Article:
FAQs About General Litigation
Frequently asked questions, to help you understand your options when you are seeking legal advice for General Litigation.
COURT - What is the difference between Small Claims Court and the BC Supreme Court
In BC, there are two common places where you can sue someone; either in Small Claims Court or in Supreme Court.
Small Claims Court is used when the Plaintiff’s (individual starting the action) claim is under $35,000.00. Small Claims Court is less expensive, less formal, faster and simpler procedures. The Supreme Court is for disputes over $35,000.
The Supreme Court often takes longer and has a more complicated procedure. In both court systems, it is beneficial to have a lawyer because they know the procedure and proper documents to successfully pursue a claim.
EMPLOYMENT - I have just been fired. What are my rights as an employee?
An employer can fire an employee as long as they have given reasonable notice or have ‘just cause’. Just cause means that they have a reason to fire you, such as conduct that is of a serious nature that breaks the employment relationship or contract.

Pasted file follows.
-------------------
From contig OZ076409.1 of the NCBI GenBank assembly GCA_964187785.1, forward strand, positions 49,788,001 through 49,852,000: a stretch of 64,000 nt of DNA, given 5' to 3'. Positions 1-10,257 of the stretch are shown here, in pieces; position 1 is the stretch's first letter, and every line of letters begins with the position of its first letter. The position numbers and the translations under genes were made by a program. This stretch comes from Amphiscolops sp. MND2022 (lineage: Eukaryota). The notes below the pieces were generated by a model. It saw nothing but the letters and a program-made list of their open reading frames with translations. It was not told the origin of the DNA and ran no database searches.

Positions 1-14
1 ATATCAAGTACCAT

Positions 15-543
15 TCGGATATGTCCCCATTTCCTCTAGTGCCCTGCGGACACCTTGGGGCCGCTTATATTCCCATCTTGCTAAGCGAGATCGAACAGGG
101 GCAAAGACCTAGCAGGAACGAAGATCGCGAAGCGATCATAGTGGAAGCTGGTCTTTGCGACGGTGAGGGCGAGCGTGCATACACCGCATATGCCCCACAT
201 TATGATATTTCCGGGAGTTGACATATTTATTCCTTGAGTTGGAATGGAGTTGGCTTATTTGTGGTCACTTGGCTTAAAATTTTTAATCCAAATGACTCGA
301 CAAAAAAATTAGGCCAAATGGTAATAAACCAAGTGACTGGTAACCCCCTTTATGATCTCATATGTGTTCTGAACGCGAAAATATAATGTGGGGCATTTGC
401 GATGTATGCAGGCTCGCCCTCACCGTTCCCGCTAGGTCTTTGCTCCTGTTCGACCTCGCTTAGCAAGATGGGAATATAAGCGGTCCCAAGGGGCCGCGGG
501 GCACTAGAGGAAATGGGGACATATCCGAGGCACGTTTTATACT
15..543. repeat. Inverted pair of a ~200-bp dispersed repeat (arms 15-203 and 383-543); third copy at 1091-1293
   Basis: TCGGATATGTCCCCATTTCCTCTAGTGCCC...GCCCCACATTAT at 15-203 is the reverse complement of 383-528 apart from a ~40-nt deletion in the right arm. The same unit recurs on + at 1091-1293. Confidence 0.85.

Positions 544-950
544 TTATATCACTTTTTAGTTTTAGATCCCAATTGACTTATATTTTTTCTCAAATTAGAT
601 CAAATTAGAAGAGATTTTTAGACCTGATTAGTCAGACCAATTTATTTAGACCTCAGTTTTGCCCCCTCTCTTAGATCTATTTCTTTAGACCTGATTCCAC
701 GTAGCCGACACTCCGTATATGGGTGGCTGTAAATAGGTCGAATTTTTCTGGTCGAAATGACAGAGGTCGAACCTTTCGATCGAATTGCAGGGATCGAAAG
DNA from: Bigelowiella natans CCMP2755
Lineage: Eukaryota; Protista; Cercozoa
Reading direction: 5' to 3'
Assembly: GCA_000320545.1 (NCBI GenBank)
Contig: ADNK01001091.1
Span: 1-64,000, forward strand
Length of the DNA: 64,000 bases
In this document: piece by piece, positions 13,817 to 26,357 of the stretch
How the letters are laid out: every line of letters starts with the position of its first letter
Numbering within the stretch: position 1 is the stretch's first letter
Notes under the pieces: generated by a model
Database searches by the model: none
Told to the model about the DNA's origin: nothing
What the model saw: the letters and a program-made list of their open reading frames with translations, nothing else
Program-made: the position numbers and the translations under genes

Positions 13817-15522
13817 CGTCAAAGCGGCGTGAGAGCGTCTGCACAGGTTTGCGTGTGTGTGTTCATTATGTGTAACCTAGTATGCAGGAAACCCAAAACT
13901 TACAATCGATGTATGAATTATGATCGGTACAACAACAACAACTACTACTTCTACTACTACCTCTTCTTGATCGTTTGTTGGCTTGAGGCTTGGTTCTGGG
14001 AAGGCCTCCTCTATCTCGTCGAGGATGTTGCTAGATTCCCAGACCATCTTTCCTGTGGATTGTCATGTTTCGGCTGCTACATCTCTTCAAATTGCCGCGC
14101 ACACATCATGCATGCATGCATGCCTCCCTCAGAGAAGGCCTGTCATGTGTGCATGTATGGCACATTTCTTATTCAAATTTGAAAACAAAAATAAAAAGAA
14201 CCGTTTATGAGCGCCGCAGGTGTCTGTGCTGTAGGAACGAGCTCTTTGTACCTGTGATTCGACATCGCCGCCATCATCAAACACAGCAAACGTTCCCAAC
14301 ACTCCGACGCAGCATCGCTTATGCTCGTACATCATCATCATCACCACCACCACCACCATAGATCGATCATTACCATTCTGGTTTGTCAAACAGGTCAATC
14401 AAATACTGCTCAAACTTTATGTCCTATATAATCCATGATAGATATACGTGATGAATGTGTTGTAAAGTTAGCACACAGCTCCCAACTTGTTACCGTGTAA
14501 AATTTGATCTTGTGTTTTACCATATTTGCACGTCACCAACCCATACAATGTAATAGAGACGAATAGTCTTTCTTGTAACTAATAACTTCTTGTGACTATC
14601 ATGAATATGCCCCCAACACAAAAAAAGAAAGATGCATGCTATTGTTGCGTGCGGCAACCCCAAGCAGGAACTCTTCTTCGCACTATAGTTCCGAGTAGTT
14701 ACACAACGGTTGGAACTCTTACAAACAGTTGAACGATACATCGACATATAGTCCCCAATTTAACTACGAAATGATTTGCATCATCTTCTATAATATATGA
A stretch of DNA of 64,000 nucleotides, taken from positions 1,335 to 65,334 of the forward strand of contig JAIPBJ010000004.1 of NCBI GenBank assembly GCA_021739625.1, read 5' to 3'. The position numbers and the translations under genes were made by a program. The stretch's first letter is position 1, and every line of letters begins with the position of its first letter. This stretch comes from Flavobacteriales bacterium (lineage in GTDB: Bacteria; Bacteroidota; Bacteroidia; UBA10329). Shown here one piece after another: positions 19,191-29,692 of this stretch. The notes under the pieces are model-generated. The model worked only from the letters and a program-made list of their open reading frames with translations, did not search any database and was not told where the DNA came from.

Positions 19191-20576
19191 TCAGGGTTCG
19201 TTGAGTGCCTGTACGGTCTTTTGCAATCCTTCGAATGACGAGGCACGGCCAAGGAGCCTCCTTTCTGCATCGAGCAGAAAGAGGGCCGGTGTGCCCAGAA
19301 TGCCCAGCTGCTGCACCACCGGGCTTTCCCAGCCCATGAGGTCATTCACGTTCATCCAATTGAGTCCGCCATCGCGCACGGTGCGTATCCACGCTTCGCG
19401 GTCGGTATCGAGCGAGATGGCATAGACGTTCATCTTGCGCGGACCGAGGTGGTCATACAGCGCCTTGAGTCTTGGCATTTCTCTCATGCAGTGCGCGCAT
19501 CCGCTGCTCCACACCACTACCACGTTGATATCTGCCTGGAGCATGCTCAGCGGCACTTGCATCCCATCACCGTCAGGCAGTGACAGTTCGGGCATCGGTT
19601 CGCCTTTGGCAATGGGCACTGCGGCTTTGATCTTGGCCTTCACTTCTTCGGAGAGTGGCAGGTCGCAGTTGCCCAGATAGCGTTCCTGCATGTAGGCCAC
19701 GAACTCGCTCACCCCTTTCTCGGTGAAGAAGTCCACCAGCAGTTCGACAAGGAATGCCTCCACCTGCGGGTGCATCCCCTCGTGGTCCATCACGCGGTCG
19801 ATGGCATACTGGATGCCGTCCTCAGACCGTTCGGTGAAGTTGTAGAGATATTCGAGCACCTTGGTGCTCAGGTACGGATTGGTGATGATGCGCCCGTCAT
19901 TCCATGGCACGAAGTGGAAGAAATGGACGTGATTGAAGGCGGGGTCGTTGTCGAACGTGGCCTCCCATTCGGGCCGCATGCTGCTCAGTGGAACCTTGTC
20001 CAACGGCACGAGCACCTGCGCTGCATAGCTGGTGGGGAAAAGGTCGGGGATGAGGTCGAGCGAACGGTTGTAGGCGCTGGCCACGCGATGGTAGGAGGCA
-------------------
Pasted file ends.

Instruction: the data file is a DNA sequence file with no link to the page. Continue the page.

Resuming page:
If there was no notice nor just cause, the employer must provide you with severance pay. If severance pay has not been given, this is called “wrongful dismissal”.
If you are unsure if your employer has taken adequate steps prior to dismissal, set up a free consultation with a lawyer to find out whether you have grounds for a wrongful dismissal claim.
CONTRACT DISPUTE - I have an unwritten contract with someone and now I am in a dispute. Is the other party obligated to the contract
An oral contract can be enforceable by law. For an unwritten contract to be binding between the two parties it needs to have 3 things:
- An offer made;
- Acceptance of an offer,
- Mutual agreement of the terms and consideration for the offer (i.e. exchange of money, payment, right, interest, profit or benefit).
Supporting documentation is critical when having an unwritten contract. Supporting documentation may include invoices, receipts, and email conversations.